SANTA ANA, Calif. (CN) – At a special Orange County Board of Supervisors meeting on Monday, Chairman Andrew Do and Supervisor Shawn Nelson took turns criticizing city leaders and elected officials who have blocked action on providing emergency support services for the county’s homeless population.
Do called the meeting in order to discuss the county’s plan on “housing alternatives and transitional options” for the homeless. Last Tuesday, facing backlash from residents, the board struck down their own proposal to construct temporary housing for homeless people removed from a nearby riverbed encampment.
Do said he is “not wedded” to any particular locations for proposed temporary housing.
“If you have a [site proposal], bring it to me and I will make it happen,” Do said. “We are not trying to ram anything down people’s throat.”
The discussion would have been critical ahead of a federal court hearing on Tuesday called by U.S. District Judge David Carter.
Carter said he would order all city mayors and city managers from the county to attend.
The board’s plan called for the set up of 200 temporary beds or tents in Irvine, and 100 each in Huntington Beach and Laguna Niguel. Residents sent in angry emails and showed up in droves to protest the proposal.
The cities of Irvine, Huntington Beach and Laguna Niguel announced lawsuits against the county over the plan.
Nelson said there is “more hostility than compassion showing up on the scoreboard.”
Do said he believed Carter would “fashion a judicial remedy” to compel cities to carry their part of the “burden shouldered by Santa Ana.”
Nelson called the lack of cooperation from cities a “Vegas magic act.”
“The magician says, ‘I need a volunteer,’ and people turn their heads to avoid the gaze. Now someone else goes on stage and the crowd laughs, thankful it’s not them,” Nelson said.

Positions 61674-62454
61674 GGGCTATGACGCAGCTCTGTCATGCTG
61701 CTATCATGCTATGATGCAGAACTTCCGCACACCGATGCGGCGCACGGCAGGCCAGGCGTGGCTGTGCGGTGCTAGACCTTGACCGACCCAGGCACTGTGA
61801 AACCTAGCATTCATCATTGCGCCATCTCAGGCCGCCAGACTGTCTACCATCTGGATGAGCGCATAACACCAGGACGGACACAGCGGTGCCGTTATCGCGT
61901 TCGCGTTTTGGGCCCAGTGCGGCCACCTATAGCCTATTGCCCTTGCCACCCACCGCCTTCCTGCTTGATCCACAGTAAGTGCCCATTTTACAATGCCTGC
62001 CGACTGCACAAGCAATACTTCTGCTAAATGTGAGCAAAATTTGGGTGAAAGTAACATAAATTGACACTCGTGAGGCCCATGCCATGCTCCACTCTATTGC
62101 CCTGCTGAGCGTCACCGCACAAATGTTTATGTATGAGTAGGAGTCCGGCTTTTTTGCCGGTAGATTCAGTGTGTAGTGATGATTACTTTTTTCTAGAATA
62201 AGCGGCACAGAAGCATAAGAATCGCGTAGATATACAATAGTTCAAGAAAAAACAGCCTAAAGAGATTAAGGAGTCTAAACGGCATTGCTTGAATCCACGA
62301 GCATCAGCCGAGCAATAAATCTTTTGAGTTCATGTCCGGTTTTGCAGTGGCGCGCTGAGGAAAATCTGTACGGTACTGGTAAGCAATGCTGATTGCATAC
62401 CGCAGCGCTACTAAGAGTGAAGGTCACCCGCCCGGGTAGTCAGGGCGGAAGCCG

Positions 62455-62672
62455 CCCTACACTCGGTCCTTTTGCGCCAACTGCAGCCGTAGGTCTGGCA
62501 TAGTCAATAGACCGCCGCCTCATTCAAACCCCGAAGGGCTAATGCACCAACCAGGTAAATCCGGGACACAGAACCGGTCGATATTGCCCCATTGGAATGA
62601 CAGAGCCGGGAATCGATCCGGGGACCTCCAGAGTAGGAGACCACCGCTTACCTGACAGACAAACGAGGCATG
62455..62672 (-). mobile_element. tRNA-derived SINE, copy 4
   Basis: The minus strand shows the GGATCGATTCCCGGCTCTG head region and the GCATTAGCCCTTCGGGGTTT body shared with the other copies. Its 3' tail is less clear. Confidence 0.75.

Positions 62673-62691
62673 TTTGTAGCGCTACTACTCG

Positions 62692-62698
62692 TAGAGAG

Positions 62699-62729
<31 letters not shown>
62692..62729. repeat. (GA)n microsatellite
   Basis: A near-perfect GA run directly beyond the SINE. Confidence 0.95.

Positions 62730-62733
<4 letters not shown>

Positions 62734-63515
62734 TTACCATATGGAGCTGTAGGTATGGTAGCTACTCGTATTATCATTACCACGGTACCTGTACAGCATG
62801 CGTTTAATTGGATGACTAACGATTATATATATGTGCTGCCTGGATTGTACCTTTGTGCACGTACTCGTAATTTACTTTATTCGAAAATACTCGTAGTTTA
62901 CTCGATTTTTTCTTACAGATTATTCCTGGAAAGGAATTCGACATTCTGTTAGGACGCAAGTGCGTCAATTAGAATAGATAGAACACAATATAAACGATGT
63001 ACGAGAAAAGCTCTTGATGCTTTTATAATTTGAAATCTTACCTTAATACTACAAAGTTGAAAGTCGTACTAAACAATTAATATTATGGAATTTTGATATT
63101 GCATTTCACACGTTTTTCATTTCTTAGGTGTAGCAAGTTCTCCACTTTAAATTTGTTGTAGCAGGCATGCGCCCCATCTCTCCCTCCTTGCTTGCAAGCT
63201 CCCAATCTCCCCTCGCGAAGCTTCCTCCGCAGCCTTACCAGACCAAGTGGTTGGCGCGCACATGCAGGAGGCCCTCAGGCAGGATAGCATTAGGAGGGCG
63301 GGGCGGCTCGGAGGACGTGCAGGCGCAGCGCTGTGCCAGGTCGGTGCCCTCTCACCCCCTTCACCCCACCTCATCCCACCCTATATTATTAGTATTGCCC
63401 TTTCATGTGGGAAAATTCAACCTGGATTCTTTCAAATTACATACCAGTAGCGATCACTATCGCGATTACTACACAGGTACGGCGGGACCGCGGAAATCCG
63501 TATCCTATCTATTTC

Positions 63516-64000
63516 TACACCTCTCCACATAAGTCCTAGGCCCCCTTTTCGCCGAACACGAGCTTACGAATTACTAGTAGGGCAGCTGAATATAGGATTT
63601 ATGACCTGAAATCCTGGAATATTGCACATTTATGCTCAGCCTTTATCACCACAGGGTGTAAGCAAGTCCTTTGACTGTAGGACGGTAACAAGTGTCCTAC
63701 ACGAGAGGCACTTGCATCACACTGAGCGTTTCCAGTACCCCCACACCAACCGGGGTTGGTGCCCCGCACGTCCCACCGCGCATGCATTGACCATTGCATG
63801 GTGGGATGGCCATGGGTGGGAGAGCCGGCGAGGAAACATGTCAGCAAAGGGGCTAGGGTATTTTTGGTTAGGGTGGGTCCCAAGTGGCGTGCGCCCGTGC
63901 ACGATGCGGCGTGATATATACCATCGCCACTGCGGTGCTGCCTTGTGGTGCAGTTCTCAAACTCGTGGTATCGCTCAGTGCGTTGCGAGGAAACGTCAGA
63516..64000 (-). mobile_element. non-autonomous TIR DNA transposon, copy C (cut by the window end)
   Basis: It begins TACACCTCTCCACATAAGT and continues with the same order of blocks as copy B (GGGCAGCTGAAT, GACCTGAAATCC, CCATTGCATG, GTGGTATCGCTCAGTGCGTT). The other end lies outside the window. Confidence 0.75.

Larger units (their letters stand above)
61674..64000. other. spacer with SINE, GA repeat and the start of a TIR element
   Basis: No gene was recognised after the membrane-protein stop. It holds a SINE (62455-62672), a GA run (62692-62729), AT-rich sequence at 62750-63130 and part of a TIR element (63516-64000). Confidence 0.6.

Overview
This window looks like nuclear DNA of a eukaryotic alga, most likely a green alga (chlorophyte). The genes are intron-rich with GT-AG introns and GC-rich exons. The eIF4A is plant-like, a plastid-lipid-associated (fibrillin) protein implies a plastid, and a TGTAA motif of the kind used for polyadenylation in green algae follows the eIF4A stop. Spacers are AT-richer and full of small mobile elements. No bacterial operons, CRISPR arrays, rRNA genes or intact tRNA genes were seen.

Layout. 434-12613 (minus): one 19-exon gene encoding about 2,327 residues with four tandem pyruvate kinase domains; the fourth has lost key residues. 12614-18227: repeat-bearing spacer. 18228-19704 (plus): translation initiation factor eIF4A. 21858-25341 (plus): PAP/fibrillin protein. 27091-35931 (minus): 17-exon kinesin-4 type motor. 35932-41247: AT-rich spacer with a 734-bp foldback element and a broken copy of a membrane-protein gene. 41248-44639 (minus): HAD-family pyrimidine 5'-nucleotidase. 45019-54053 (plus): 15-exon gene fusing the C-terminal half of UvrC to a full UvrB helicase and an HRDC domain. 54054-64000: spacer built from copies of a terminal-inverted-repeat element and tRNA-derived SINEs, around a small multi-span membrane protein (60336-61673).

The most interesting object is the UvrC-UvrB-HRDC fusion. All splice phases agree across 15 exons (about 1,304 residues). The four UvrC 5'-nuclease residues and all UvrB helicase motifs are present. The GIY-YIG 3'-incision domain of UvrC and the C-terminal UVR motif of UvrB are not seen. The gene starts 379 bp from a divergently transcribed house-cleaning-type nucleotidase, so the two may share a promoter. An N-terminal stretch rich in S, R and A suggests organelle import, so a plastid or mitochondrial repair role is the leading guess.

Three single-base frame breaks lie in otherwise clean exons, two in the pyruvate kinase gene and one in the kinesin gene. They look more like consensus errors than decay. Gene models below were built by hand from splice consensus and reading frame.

At a status conference Friday, Carter said the burden of designing and implementing a plan to provide comprehensive care and shelter for the homeless must be shared by all 34 cities in the county.
Do criticized board member Todd Spitzer for “engendering fear” and spreading “false information” about the proposed emergency shelters in cities.
Do said he had originally developed a plan for the county’s Third District, which Spitzer represents, without any input from Spitzer.
Mike Robbins, an Orange County resident, said “hateful rhetoric” spread by county supervisors has led to backlash against the homeless. Robbins said homeless people are the most “in danger of violence” from residents.
David Duran, a member of advocacy group Housing is a Human Right Orange County, told Nelson and Do it is “achievable to dissolve homelessness.”
Duran said county officials need to work with cities to find solutions. He said he has seen “some success” with temporary housing and job placement for the homeless, but it is not enough.
Do said concerns about the proposed homeless tents being near schools are unfounded.
The Courtyard, a shelter only blocks away from the Civic Center in downtown Santa Ana, is within walking distance of a high school academy and the Orange County School of the Arts.
Public notices were papered on walls surrounding the Civic Center Plaza in Santa Ana beginning last Friday. The notice alerted homeless people sleeping there no “camping” would be allowed beginning April 2.
On Monday afternoon, most of the homeless sleeping at the Plaza of the Flags were still present.
On Friday, Richard Sanchez, director of the Orange County Health Care Agency, told Carter the removals from the plaza would be done in tandem with Santa Ana law enforcement. He said each homeless individual would be assessed and referred to appropriate care providers and temporary housing.
The effort to collectively articulate next steps for the county was stifled by the absence of three supervisors.
Only Nelson and Do were present for the special meeting. Without a quorum, no official action could be taken. Supervisors listened to comment from several residents.
“I’m not sure why my colleagues aren’t here today,” Nelson said.
Victor Cao, chief of staff for Supervisor Lisa Bartlett, said Bartlett had a prior commitment in her district Monday morning but could not cancel “on the basis of a special board meeting that has no substantive recommended actions on the agenda.”
Cao said Bartlett is committed to “communication, collaboration, and consent” regarding any discussion of emergency shelter sites proposed by the board.
Cao said Bartlett plans to participate in tomorrow’s court hearing held by U.S District Judge David Carter.
Calls for comment from Supervisor Michelle Steel and Supervisor Spitzer were not returned.
Jeanine Robbins, a volunteer with Housing is a Human Right OC, called the absence of three supervisors “shameful.”
“This is the number one issue in the county and possibly the state,” Robbins said.
Nelson said NIMBYism is playing a role in the backlash to county proposals for temporary housing.
“We need temporary solutions, but those seem to be the most controversial,” he said.